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NO110 (14)
Lecture 3

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Department
North American Studies
Course
NO110
Professor
Kevin Spooner
Semester
Winter

Description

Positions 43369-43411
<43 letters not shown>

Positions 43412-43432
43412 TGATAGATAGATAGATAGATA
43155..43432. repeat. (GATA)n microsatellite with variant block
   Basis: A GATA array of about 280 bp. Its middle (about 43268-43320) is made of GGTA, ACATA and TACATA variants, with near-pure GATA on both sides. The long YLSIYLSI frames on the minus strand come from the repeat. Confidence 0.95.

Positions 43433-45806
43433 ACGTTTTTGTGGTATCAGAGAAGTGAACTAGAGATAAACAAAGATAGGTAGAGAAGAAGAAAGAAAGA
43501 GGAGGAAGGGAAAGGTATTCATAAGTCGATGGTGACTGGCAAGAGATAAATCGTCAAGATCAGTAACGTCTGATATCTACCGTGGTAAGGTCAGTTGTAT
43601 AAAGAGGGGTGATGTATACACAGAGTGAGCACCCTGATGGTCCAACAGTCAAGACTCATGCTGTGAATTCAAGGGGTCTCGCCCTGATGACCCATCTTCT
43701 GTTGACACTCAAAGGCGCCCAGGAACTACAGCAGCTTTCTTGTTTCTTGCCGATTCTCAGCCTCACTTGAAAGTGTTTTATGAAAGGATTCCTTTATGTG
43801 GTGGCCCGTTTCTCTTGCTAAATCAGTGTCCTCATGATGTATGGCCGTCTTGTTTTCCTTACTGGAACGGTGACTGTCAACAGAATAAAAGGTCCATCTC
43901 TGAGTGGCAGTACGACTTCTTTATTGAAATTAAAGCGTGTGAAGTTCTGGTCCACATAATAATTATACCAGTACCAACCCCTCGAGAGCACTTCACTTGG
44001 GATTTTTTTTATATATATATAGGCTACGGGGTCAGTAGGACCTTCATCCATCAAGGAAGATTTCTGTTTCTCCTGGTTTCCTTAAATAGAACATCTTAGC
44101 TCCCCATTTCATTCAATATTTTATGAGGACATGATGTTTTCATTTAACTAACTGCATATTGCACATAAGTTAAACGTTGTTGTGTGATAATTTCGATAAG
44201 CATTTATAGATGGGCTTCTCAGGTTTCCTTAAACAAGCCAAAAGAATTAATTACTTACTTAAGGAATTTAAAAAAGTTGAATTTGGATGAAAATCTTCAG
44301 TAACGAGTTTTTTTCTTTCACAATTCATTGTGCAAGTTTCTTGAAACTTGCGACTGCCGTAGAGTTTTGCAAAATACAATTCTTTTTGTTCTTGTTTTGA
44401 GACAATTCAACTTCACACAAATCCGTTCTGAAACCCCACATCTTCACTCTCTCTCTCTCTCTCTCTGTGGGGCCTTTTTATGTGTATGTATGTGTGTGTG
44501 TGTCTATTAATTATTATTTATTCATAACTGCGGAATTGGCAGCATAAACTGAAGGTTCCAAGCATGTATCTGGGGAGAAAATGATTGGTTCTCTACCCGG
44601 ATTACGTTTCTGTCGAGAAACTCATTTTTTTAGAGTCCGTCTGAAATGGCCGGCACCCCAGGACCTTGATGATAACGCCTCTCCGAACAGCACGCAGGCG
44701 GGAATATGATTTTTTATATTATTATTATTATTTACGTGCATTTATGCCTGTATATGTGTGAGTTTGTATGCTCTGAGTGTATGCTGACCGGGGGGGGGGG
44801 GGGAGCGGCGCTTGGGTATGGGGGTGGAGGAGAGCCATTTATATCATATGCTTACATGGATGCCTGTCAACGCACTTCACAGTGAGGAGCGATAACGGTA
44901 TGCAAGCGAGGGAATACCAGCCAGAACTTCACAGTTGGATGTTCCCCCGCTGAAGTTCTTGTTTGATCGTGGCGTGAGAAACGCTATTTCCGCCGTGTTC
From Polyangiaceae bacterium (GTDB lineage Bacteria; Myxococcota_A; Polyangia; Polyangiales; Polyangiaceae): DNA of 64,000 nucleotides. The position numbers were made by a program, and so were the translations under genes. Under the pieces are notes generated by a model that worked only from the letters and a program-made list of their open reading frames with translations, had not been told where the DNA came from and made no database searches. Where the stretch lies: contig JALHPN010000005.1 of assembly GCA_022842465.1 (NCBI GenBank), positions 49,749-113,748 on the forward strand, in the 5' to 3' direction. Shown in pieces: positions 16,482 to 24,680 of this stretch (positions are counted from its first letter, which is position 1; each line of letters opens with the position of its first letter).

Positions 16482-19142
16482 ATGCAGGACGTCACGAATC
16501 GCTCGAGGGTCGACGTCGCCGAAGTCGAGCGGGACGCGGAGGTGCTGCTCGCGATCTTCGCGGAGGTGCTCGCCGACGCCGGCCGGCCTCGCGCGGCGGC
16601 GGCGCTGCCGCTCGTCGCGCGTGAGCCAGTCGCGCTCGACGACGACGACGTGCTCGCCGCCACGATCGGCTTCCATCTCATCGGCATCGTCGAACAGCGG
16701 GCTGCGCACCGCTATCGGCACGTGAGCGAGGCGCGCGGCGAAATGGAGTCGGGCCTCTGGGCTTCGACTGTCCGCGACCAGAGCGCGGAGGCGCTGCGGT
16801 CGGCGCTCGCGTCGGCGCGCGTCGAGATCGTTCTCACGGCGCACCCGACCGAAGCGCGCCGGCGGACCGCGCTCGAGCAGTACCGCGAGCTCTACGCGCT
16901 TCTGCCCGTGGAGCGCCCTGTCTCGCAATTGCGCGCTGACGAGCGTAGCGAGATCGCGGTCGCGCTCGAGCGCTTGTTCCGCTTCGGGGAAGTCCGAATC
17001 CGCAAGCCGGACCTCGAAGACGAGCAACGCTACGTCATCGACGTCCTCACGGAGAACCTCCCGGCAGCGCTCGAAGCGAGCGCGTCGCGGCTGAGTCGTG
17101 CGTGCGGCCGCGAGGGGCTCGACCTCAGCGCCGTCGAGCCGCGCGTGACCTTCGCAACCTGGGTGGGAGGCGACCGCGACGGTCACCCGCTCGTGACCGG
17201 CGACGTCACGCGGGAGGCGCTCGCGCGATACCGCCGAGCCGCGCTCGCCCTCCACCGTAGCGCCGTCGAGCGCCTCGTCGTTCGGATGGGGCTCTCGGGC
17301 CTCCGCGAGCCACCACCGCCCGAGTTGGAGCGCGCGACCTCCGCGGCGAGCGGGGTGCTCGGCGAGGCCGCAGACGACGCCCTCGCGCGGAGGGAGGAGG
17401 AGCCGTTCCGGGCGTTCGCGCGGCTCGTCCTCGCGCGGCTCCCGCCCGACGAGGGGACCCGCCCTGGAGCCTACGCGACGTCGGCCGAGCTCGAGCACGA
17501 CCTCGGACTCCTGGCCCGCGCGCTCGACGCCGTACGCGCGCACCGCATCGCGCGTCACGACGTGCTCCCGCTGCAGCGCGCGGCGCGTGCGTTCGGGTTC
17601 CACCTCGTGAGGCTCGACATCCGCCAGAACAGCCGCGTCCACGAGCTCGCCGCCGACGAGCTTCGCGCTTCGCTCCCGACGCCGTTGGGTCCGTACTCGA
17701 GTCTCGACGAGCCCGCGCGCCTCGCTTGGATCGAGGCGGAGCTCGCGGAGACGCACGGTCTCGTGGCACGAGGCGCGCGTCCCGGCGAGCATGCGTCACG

Week 3: Mary Ann Shad Cary January 23, 2013 Recap of last lecture  First nations women played an important role in the formation of the nation (mediators, translators, interpreters, negotiators)  Colonization was a process specific to its location; it operates in different ways in different places (staples theory/thesis)  Colonialism and imperialism have been central in shaping Canada  The consequences of colonialism are still apparent in contemporary society (identity, place, belonging)  Fugitive slave act (1850) o She was born a free black in Delaware – father was politically active in abolitionist groups o Their home was a stop on the underground railroad o Up until 1850, southern states are slave states and northern states are free states  The fugitive slave act threatens free northern blacks o 1850 – Shad Cary and father attend meeting in Toronto to discuss black immigration o Settles in 1851 in Windsor  Henry Bibb o Neighboring community of Shad Cary o Publisher of the voice of the fugitive o Was a former slave o Is a separatist – safest for blacks and whites to live separately o His wife Mary Bibb opens a segregated school for black children in Windsor  Shad opens an integrated school – where all children learn together o Wrote articles that all blacks should emigrate to Canada  Bibb begins to criticize Shad Cary – takes opposite view  Shad Cary – begins publication of own newspaper the provincial freeman o Is the first black female editor in North America  By mid-1850s, Shad begins to distance herself from those arguing for emigration o Marries a Toronto barber – Thomas Cary o Opens another integrated school in Chatham  By 1860 – American Civil War begins o Between northern and southern states o She decides to go back to US and recruits black soldiers for the union army (north) o War ends and 13 amendment is passed (north wins)  Abolishes slavery o She then decides to move to Detroit, but first attained her British citizenship (1862) o Then moves to Washington and becomes first woman to enroll in Howard law school  Received law degree at age of 60 (1883)  Dies 10 years later (1893)  Underground railroad is most popular reference to the black Canadian experience o 30,000 make it to canada (1840-1860) o Most active from 1850-1860 (after fugitive slave act was passed)  Josiah Henson o Born a slave and escapes to Canada in 1830  1982 – embedded in new Canadian charter o Canada is a multicultural nation o Significant part of our national identity  Shad Cary – very keen about Canada o Lives out her last years in America  Slavery in British north America o Did exist in BNA o Brought to Canada first by the French in 1608 o First slave transported directly from Africa for sale in Canada in 1629 o Slavery was entirely legal in new France o By conquest in 1759 (transfer of colonial power form French to British) – 3600 slaves in new France  Out of 3600, 1100 were black  Remainder were the first nations people  French preferred natives as slaves over blacks  No change in legal status of slaves – they are non-persons  Entirely to be seen as property o After 1783 – end of American revolution, slavery expands in upper Canada  British loyalists fled from America and brought with them their slaves  Tends to decline by 1790s o 1833/1834 slavery is abolished in British empire  John Graves Simcoe o First lieutenant-Governer of Upper Canada o Challenges the legality of slavery (doesn’t abolish it) – but finds it problematic o Instead of abolishing, we should have a process of gradual emancipation – as blacks are born they will be free  Slavery was so important to southern states because economy (cotton plantation
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